Friday, September 30, 2016

ROSS – Artificial Intelligent Lawyer

IBM Watson - Home of ROSS
Earlier this week I heard about ROSS for the first time from the brilliant Snorri Ogata of the Los Angeles Superior Court at the NAPCO Conference in Cleveland.  So I had to learn more…

In June last year, ROSS Intelligence started development of their artificial intelligent lawyer system.  This system applies the famous IBM Watson technology to people to ask it direct questions in natural language.  The system then uses it’s A.I. engine to translate the questions into legal information.

In a white paper “Artificial Intelligence Systems and the Law” that is available at their website (after registration) they explain:

“We break AI into four categories: Machine learning, natural language processing, vision and speech.

  • Machine learning describes a system that can take data points, process them to improve performance at completing a task, and then loop that process to continue doing the task while continuously improving. 
  • Natural language processing is when a computer can understand human language. The computer can interpret what a human actually means — deciphering intent and therefore providing more accurate and relevant answers and search results.
  • Vision is the computer having the ability to interpret images, identify them and describe them, which is a task humans perform automatically.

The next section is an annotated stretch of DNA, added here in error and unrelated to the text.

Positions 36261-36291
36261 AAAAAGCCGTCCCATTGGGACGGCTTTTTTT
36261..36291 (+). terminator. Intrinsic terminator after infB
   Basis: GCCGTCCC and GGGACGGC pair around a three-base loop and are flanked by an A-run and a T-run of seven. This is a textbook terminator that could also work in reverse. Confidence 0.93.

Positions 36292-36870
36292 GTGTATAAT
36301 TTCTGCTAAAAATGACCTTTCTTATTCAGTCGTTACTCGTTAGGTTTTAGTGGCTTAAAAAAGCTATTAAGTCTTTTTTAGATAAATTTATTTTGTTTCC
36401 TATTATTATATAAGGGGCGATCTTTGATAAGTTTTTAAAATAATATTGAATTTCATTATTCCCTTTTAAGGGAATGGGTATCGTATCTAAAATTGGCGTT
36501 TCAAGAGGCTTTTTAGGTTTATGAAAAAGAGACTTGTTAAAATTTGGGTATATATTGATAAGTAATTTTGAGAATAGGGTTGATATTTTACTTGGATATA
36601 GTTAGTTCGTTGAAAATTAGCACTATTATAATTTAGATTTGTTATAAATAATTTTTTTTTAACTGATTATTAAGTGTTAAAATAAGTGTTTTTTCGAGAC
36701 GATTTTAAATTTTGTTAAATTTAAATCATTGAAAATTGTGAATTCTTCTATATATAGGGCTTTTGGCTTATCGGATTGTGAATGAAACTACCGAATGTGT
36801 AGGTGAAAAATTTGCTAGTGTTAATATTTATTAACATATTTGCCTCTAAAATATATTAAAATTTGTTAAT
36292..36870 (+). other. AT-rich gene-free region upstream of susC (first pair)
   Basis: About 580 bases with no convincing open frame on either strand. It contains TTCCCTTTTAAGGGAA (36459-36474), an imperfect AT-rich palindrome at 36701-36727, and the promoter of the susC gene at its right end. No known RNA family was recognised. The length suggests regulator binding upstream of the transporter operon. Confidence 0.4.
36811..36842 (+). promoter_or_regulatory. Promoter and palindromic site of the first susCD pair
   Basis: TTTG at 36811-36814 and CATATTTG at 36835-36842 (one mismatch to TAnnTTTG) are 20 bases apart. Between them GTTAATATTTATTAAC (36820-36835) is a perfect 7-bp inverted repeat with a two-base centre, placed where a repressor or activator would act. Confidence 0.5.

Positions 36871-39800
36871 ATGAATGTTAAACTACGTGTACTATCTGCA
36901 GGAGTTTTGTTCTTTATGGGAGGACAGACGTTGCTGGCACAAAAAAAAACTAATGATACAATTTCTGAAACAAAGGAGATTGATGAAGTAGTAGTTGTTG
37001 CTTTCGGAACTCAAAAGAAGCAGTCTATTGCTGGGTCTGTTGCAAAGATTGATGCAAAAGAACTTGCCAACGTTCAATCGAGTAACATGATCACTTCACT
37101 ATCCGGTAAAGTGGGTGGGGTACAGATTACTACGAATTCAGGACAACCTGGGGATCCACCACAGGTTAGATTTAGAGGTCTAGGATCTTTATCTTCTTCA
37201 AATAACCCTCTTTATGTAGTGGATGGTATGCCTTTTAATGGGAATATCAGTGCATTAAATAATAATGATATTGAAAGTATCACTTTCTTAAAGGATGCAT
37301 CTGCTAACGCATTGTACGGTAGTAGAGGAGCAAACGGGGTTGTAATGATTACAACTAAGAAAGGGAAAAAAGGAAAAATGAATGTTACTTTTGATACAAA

• Speech is a system like Siri that can speak and interpret oral language, so you can have a back-and-forth interaction."

That is all well and good but another article from “Inside ROSS: What Artificial Intelligence Means for Your Firm” (by Susan Beck, September 28, 2016) explains what this means.  It quotes lawyer Patrick Greeley who said that “(i)f he types in the phrase “Write me a memo” in front of a search question, ROSS will deliver a memo on the topic in by email.”

This is what we would call a“killer feature”.  And understand that with the A.I. engine, it will get better the more it is used.

I can see application for the courts as one of the biggest challenges is providing services for self-represented litigants.  And I think that your can see that ROSS has the potential to be helpful to judges and clerks as well.  It  is certainly something to monitor and to think about in and for the future..

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